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Cloud Computing
Completing the Journey

A virtualized, 10GbE data center provides the foundation for a service-oriented architecture (SOA)- the latest phase in the evolution of IT, otherwise known as cloud computing.

Expanding Business Requirements

Require on-demand access to a shared pool of IT resources

As IT organizations struggle to support ever-increasing demands for performance, availability, and rapid deployment of new applications, the requirement to do more with less remains paramount. Rapidly expanding requirements for storage are driven by unstructured data types, such as text-heavy documents, e-mails, records, and images from the medical and legal industries, as well as vast content repositories containing rich media. New computing paradigms, driven by the need for business intelligence derived from Big Data, stretch compute resources. Exacerbating these problems are the complexities of many IT environments, for example: dealing with rapidly changing business models, the need to support mobility, and data security regulations across a global landscape, along with the maintenance of legacy systems. This situation has led to the introduction of utility-like solutions for IT that extend data center capabilities beyond virtualization and converged networking by enabling on-demand, elastic access to a shared pool of IT resources in the cloud.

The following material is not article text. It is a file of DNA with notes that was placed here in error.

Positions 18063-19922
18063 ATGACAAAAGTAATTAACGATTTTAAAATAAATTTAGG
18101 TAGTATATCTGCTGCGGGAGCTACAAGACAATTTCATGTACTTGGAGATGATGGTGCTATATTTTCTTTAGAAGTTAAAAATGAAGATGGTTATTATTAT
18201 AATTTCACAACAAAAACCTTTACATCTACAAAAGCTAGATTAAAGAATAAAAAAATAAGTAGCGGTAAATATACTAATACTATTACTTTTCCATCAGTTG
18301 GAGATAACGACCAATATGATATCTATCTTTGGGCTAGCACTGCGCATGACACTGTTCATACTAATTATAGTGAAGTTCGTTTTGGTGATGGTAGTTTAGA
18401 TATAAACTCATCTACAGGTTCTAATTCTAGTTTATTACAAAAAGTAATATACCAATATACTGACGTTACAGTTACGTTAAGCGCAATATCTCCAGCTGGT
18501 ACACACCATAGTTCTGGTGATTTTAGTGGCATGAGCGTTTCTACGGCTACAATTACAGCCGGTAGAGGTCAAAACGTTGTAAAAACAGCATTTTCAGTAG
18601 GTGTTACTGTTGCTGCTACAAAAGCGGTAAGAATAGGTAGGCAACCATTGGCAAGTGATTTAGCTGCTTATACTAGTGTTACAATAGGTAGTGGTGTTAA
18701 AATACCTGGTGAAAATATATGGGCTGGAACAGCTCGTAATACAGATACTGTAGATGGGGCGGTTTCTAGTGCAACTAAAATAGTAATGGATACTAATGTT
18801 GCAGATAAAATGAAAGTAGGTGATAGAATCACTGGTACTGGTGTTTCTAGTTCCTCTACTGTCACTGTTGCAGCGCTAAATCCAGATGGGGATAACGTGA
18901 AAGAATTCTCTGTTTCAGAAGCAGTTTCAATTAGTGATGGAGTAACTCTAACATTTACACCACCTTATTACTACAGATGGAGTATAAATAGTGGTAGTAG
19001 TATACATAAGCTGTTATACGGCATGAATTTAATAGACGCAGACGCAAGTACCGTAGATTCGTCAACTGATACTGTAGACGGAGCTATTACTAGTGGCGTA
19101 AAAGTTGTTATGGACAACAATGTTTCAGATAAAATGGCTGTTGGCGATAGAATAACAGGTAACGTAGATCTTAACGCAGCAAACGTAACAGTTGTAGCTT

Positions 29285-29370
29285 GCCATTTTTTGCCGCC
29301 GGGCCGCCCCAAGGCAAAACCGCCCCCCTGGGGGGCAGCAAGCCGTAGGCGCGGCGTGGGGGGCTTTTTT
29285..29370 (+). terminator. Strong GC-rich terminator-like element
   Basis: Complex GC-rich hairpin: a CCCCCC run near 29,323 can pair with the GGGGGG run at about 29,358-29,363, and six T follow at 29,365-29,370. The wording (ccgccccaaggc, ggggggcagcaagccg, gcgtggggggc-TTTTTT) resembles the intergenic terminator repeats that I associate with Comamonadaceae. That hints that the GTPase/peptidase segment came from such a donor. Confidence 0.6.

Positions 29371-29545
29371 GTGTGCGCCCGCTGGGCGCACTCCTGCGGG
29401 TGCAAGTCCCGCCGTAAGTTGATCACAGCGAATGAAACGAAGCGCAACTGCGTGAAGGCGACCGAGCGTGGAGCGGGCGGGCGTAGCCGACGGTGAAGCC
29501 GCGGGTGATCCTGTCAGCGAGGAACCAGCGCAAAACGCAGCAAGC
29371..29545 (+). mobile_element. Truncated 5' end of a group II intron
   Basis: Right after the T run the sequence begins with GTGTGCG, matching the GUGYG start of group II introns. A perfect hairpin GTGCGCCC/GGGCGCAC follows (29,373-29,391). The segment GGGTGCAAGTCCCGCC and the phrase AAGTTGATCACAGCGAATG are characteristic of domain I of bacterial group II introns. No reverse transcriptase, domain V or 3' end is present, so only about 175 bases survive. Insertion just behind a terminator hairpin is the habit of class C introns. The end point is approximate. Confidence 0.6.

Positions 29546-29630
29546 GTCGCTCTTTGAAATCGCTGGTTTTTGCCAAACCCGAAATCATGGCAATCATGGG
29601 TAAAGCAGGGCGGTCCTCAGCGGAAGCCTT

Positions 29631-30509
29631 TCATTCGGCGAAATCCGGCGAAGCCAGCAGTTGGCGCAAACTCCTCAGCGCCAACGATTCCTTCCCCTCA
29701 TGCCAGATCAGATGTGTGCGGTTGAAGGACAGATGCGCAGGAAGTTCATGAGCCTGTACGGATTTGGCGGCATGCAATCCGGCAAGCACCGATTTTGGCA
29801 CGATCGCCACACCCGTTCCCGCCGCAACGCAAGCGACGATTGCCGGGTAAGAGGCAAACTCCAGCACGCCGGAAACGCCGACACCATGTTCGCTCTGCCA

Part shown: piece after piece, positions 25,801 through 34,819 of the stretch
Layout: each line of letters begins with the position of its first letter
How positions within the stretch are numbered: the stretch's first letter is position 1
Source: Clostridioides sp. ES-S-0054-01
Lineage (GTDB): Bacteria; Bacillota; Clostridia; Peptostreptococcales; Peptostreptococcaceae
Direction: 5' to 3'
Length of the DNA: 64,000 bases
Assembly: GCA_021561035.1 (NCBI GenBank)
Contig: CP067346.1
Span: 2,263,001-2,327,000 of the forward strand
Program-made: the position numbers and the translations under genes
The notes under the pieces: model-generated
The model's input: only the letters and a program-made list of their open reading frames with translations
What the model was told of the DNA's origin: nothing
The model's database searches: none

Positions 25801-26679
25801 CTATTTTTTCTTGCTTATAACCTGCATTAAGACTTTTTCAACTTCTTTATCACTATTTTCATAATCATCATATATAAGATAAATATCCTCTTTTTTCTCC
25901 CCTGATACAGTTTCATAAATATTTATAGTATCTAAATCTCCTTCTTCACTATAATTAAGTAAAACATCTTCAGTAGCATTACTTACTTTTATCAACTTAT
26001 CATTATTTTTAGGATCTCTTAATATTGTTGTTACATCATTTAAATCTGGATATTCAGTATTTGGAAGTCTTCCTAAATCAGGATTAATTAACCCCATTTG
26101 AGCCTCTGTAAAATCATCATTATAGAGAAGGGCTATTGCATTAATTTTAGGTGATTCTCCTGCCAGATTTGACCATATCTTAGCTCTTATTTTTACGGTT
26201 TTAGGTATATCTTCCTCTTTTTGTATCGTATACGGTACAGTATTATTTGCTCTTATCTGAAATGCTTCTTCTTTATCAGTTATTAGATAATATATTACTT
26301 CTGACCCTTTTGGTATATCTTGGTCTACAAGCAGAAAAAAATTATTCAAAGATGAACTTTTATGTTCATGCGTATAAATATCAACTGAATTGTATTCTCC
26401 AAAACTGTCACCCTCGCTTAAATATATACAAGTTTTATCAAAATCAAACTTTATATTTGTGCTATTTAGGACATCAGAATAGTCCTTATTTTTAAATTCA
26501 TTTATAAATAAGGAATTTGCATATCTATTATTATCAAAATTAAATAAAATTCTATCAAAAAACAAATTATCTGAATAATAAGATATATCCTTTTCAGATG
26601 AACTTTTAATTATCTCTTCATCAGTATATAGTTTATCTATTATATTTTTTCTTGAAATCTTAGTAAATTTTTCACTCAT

Benefits of a Service-Oriented Infrastructure

Enhance performance and flexibility, while reducing costs

Enterprise data center administrators, confronted by these new business challenges, increasingly focus on improving asset utilization to enhance performance and flexibility, while reducing costs. The promise of cloud computing enhances this premise with a service-oriented operational paradigm featuring high efficiency, elastic scalability with the ability to react to on-demand resource requirements in near real-time, fast and easy deployment of new applications, increasing responsiveness and agility of IT as a whole, and lower overall cost to the business.

QLogic Solutions for the Cloud

Provide flexibility, agility, and heterogeneous operation

Network convergence, along with virtualization of server, network, and storage infrastructure, is driving the next-generation data center toward a service-based, cloud-enabled computing model. QLogic solutions for virtualization, convergence, and data migration provide the flexibility, agility, and heterogeneous operation that are key enablers of cloud-based, service-oriented solutions.